Following the Knicks is like riding a roller coaster designed with crests of league-busting possibility and valleys of despair.
No doubt this most recent high—all minus Tyson Chandler—has Knicks fans believing (again). Just two weeks ago out West, New York looked like they were destined for a Round 1 exit (again).
If the Knicks make it nine in a row, the scope of the Eastern Conference playoffs might need to be re-examined. That ninth win would be against the Miami Heat and would mean a 3-1 edge for New York in the season series.
Even if it is a close loss, it would mean those sizzling Knicks from the first 30 games are back. They are going to take that second seed from the Indiana Pacers and have as realistic a shot at making the NBA Finals as anyone else in the East.
How many times have you fallen for that?
If you’re a diehard fan and have been following all these games since Amar’e Stoudemire and Carmelo Anthony came calling —the ups and downs and trials and tribulations—then plenty of times.
Hopelessness had taken a hold of Gotham after nine years of sub-.500 ball and barely a postseason blip. Stoudemire’s signing brought a tentative hope. Would his knees hold up?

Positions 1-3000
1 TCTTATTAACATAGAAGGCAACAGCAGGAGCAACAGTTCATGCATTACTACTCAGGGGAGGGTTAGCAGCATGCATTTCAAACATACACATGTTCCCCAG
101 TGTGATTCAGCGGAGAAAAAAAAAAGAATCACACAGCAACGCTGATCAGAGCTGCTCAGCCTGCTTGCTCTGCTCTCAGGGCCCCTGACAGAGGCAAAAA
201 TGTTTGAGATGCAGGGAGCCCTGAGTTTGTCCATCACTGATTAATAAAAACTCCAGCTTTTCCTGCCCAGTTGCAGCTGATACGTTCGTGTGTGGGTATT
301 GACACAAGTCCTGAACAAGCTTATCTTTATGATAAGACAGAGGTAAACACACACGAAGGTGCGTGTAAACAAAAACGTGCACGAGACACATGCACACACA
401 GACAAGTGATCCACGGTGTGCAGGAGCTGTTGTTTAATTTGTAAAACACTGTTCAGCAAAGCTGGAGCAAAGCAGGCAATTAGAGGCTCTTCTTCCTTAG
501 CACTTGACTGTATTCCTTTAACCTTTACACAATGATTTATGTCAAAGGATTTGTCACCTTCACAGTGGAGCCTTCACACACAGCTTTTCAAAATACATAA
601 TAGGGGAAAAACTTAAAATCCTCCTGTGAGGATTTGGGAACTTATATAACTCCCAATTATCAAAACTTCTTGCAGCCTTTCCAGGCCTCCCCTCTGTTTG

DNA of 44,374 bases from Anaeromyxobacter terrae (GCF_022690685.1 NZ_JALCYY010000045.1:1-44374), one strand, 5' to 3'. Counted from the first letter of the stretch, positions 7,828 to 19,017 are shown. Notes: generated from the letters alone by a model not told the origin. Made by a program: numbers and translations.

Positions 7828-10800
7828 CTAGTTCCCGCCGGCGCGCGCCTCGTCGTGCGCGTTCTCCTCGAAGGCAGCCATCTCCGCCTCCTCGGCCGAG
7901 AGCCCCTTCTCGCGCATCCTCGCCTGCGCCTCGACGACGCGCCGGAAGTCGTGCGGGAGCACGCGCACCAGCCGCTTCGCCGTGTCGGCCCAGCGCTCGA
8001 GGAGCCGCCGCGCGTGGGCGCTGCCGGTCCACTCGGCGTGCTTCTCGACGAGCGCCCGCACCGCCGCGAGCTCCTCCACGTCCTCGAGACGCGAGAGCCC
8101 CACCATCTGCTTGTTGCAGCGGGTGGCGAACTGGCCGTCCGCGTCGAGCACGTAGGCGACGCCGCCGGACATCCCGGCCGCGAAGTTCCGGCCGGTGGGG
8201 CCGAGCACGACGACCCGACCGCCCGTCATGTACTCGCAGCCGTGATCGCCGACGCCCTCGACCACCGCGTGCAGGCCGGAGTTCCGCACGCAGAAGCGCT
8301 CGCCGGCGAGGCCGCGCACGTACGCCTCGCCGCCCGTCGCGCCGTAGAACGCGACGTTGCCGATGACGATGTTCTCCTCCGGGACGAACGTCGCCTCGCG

Do you remember how bad his start was? The Knicks went 3-8 to open 2010-11. That $100 million contract was looking like a bust. Where was Eddy Curry when you needed him?
Then New York rattled off 13 wins in 14 games, something not seen in these parts for some time. Stoudemire scored 30 points in nine straight. “Well, I’ll be,” you dreamed, “I think the Knicks can make the postseason for the first time in seven years.”
But then they went 5-5 and followed that with seven losses in eight games. Still, they were playoff bound and above .500 (28-26) heading into All-Star Weekend.
Better than that, there were Carmelo Anthony rumors that had fans’ hearts pumping.
And so, wow, it actually came to be: The day after facing each other as starting members of opposing All-Star teams, Anthony and Stoudemire became teammates.
Unbelievable. Anthony was a Knick. He was “Coming Home,” and bringing a champion point guard with him. There were questions, some doubts about what the Knicks had given up, but mostly there was optimism.
In their first game together, a win against the Milwaukee Bucks, Anthony had 27 points and 10 rebounds, Chauncey Billups had 21 points and eight assists and Amar’e chipped in 19 points of his own. The Knicks, all of a sudden, were a serious force to be reckoned with.
But, uh-oh, hold on. Anthony and Stoudemire had trouble gelling, and before you know it, the Knicks got mired in a 1-9 slump, dropping below .500 in the process.
They rebounded to grab the No. 6 seed (awesome) just in time for Stoudemire’s first of many injuries (sucks) and to be swept from Round 1 by the Boston Celtics (…and sucks).
But, hey, 2011-12 was going to be better. The Knicks addressed their Achilles’ heel—defense—in the draft (Iman Shumpert) and on the block (Tyson Chandler).
If there was going to be a 2011-12.